Salk Institute, U of Marburg Join Thermo Fisher Scientific RNAi Initiative
Thermo Fisher Scientific said this week that members of the Salk Institute for Biological Studies and the University of Marburg have joined the company’s RNAi Global Initiative.
The initiative was created in late 2005 by Dharmacon, now a subsidiary of Thermo Fisher Scientific, to put its siArray human genome siRNA library in the hands of researchers for genome-wide screening experiments in order to accelerate drug discovery and development (see RNAi News, 10/7/2005).
Members of the initiative also share data so as to help establish RNAi screening research standards.
With the addition of the Salk Institute and the University of Marburg, the RNAi Global Initiative now has members from 23 research institutions in 11 different countries, Thermo Fisher Scientific said.
Quark to Collaborate with University of Michigan on Hearing Loss Drug Candidate
Quark Pharmaceuticals said this week that it has formed a collaboration with the University of Michigan Kresge Hearing Research Institute to conduct preclinical studies of several siRNA compounds as therapies for noise-associated acute hearing loss.
According to Quark, the studies will include an animal model study to assess the ability to deliver these siRNA agents to relevant cochlear cells in the inner ear.
“The efficacy of the selected siRNA compounds before and after acoustic trauma, the residence time of siRNA in the inner ear cells, and the duration of the therapeutic siRNA effect will also be primary focuses of the studies,” the company added.
Quark is also currently developing another siRNA compound, AHLi-11, for the prevention of cisplatin-associated hearing loss. The company said it expects to file an investigational new drug application to begin human testing of this drug candidate before the end of 2007.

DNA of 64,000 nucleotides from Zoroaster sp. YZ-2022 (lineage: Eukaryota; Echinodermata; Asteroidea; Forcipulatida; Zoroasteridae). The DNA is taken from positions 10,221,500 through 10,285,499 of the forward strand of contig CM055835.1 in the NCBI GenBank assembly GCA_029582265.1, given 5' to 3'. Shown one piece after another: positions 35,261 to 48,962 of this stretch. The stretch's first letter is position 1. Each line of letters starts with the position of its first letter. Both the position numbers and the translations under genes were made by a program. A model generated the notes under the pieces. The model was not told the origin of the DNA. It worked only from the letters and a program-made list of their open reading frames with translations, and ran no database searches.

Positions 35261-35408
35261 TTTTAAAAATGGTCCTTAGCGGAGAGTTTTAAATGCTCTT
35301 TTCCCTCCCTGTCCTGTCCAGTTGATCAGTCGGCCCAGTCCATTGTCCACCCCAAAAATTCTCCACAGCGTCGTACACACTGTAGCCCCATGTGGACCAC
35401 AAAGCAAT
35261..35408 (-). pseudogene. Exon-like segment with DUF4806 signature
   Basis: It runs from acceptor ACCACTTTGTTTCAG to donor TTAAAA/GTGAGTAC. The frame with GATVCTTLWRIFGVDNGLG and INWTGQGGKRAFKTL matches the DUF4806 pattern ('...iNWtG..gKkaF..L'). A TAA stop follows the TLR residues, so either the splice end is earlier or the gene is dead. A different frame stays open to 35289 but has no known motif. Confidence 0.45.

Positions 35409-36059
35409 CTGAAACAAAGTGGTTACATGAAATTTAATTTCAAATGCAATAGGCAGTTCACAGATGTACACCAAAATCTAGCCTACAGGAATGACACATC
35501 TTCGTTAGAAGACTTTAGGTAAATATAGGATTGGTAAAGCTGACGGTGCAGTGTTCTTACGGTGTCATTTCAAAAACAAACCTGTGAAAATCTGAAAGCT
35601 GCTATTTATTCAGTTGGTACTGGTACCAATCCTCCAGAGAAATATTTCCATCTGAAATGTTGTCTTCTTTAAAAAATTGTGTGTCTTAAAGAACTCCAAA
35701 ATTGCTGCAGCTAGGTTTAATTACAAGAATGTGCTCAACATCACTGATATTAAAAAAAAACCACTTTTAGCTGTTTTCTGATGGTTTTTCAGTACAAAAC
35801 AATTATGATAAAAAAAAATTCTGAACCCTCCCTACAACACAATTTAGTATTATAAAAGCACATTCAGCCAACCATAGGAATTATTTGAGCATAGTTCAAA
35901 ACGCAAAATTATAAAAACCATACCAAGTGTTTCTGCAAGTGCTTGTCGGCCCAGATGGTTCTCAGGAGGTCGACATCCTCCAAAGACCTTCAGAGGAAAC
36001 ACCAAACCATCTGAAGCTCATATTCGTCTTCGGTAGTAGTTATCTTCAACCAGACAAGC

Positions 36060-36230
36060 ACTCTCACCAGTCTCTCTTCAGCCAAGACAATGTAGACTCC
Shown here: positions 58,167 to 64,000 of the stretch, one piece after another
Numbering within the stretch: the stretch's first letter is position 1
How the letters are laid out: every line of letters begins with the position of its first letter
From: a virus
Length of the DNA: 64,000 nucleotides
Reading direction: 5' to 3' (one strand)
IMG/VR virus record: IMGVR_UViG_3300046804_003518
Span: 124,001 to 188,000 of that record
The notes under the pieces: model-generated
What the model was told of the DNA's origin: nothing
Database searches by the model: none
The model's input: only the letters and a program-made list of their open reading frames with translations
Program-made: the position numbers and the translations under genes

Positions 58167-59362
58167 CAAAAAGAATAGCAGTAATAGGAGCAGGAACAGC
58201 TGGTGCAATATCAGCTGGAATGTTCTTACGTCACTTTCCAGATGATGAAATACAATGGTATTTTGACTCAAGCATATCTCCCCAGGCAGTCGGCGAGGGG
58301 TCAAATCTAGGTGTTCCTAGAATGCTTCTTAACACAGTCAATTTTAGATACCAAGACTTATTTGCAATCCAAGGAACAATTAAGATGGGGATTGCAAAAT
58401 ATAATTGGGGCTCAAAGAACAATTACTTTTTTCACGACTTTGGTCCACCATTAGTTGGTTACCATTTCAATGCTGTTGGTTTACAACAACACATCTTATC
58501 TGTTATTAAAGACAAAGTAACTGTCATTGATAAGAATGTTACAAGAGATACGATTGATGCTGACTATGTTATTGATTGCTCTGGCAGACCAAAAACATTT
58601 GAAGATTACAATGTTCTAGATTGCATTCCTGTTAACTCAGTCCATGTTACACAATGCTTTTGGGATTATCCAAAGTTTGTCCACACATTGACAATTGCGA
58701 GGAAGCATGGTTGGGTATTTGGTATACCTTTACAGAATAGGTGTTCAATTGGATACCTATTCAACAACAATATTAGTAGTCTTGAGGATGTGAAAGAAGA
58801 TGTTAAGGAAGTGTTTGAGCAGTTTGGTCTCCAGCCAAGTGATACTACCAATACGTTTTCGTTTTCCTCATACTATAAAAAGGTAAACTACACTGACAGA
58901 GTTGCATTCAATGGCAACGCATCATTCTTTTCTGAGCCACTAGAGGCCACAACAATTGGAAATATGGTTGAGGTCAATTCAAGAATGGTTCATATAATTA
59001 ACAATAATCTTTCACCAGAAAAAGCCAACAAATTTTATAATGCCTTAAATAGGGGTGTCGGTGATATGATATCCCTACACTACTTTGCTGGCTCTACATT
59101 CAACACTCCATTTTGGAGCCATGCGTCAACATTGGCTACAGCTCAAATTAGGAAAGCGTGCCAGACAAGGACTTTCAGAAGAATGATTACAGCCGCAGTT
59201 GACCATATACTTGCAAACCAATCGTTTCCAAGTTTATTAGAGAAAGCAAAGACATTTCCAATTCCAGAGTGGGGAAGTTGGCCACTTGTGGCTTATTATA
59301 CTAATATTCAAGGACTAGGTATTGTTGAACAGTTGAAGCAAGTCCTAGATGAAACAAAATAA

CytRx RNAi Drugs Unit to be Publicly Traded
Officials from CytRx said this week that the company is planning to spin out its RNAi drugs subsidiary, RXi Pharmaceuticals, into a separate, publicly traded company.
CytRx had been planning to spin out its RNAi drug operations since at least late 2005 (see RNAi News, 11/11/2005), and eventually did so early this year (see RNAi News, 1/11/2007).
While CytRx, which owns 86 percent of RXi, had always planned to divest its stake in the subsidiary to its shareholders, it wasn’t clear whether RXi would remain privately held.
During the UBS 2007 Global Life Sciences conference in New York this week, CytRx’s President and CEO Steven Kriegsman said that his company is in the process of filing with the US Securities and Exchange Commission to pass its stake in RXi to CytRx shareholders in the form of a dividend.
Following this move, RXi will be “a separately trading public company on Nasdaq,” he said.
Officials from CytRx and RXi were not available for additional comment by press time.